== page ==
There are a few exercises you can do to help pronation:
Pronation is typically associated with pain on the bottom of the foot in two different places. One spot is along the main arch. The other spot is typically under the heel towards the medial side of the foot and close to the arch. This is because the pronation causes a pulling of the plantar fascia. Some of the pulling can result in micro-tears along the arch, and in other people the pulling will result in the connection of the fascia and the heel bone (calcaneus).
It is possible to have pain on the top of the foot due to pronation. Overpronation can lead to excessive pressure and strain on the muscles and tendons including those on the top of the foot. The extensor tendons that run along the top of the foot can be negatively impacted at times when this happens resulting in pain on top of the foot. Usually in cases of pain on the top of the foot, an orthotic is the quickest solution as it will reduce the amount of pronation and allow the tendons to function without excessive pulling or stress.
Hypermobility and Pronation
Hypermobility refers to the ability of a joint to move beyond its normal range of motion. It is possible for hypermobility to contribute to pronation of the foot, but the relationship isn’t very straightforward. Some individuals with hypermobility may have increased flexibility in the muscles and tendons of the foot and ankle, which can make it easier for the foot to pronate excessively. However, other individuals may have increased muscle tone or strength, which can help support the foot and prevent excessive pronation.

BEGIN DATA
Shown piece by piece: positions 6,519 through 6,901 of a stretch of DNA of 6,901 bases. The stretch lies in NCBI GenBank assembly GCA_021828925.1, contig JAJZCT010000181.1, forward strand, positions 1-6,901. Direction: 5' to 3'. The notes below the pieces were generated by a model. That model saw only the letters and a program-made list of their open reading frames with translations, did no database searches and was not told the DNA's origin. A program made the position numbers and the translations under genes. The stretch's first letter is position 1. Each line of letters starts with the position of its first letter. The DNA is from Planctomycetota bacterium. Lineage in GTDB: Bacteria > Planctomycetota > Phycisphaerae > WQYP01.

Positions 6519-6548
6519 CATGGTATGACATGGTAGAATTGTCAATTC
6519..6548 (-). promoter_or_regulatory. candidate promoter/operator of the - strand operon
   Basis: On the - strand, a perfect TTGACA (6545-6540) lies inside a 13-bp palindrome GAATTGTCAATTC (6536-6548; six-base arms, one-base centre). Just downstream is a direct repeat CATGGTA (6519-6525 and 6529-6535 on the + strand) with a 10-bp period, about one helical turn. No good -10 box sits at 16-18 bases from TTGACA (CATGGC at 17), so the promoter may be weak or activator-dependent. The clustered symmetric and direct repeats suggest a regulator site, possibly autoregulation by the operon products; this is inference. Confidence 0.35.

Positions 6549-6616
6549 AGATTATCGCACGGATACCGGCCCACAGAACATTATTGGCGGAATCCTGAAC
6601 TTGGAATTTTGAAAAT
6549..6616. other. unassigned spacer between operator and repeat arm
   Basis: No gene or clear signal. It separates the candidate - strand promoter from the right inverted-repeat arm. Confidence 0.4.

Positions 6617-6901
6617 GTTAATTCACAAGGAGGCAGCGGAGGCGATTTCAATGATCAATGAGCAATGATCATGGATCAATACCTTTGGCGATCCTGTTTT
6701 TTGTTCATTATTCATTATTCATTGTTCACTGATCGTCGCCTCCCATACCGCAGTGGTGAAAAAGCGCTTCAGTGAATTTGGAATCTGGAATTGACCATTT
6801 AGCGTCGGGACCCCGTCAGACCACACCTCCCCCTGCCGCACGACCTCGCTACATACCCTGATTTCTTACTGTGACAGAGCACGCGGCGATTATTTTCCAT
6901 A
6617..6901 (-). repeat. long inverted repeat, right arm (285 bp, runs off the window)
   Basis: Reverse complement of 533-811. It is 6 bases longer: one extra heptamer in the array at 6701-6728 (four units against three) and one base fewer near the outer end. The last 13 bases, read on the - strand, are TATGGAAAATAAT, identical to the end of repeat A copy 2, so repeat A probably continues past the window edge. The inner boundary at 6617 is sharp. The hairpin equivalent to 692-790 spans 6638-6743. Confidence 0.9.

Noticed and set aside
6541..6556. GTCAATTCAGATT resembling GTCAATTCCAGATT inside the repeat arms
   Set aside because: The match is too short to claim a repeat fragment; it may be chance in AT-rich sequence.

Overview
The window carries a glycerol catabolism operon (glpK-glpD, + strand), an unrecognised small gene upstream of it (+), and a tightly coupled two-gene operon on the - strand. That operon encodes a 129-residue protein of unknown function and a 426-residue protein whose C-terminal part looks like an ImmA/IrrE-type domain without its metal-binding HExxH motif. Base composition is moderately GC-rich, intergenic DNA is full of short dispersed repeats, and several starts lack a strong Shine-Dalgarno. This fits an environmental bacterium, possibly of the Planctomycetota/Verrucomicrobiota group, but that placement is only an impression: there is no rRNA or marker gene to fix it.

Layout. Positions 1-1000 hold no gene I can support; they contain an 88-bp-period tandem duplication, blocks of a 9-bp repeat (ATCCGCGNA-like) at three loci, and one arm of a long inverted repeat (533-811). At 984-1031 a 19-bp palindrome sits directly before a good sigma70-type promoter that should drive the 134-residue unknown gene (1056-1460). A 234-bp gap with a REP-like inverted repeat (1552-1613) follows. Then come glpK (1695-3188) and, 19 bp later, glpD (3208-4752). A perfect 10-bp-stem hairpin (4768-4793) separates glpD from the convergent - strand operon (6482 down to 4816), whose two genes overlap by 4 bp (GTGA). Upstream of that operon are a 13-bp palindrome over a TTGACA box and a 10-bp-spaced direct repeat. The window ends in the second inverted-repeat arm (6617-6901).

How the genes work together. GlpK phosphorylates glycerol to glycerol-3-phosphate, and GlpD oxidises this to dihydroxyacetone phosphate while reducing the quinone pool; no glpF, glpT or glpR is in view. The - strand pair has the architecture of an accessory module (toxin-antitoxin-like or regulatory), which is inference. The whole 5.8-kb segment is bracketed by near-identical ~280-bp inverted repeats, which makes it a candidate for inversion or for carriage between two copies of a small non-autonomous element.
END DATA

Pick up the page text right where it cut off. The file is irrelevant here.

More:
Hypermobility can also contribute to other foot and ankle conditions like flat feet or plantar fasciitis. Often strengthening exercises or orthotics are recommended, but seeking out a medical professional for help would be recommended.
Hypomobility and Pronation
Hypomobility is the opposite of hypermobility and is the reduced range of motion. It may seem counterintuitive but it is still possible to have overpronation with hypomobility. Limited range of motion in the ankle joint can lead to an individual compensating with their gait, altering their mechanics, and leading to pronation. This can put stress on the foot and lead to pain and other symptoms but is much less common.
What movements make up pronation?
Pronation of the foot is a combination of several movements that occur at the joint between the ankle and heel bone, known as the subtalar joint. These movements are eversion, abduction, and dorsiflexion. Eversion is the outward rotation of the heel bone, which causes the foot to tilt inward. Abduction is the movement of the foot away from the midline of the body causing the arch of the foot to flatten out. Dorsiflexion is the movement of the foot upwards towards the shin bone which further flattens and elongates the arch of the foot.
When all three of these movements happen together, they can cause excessive pronation or the inward rolling we typically recognize.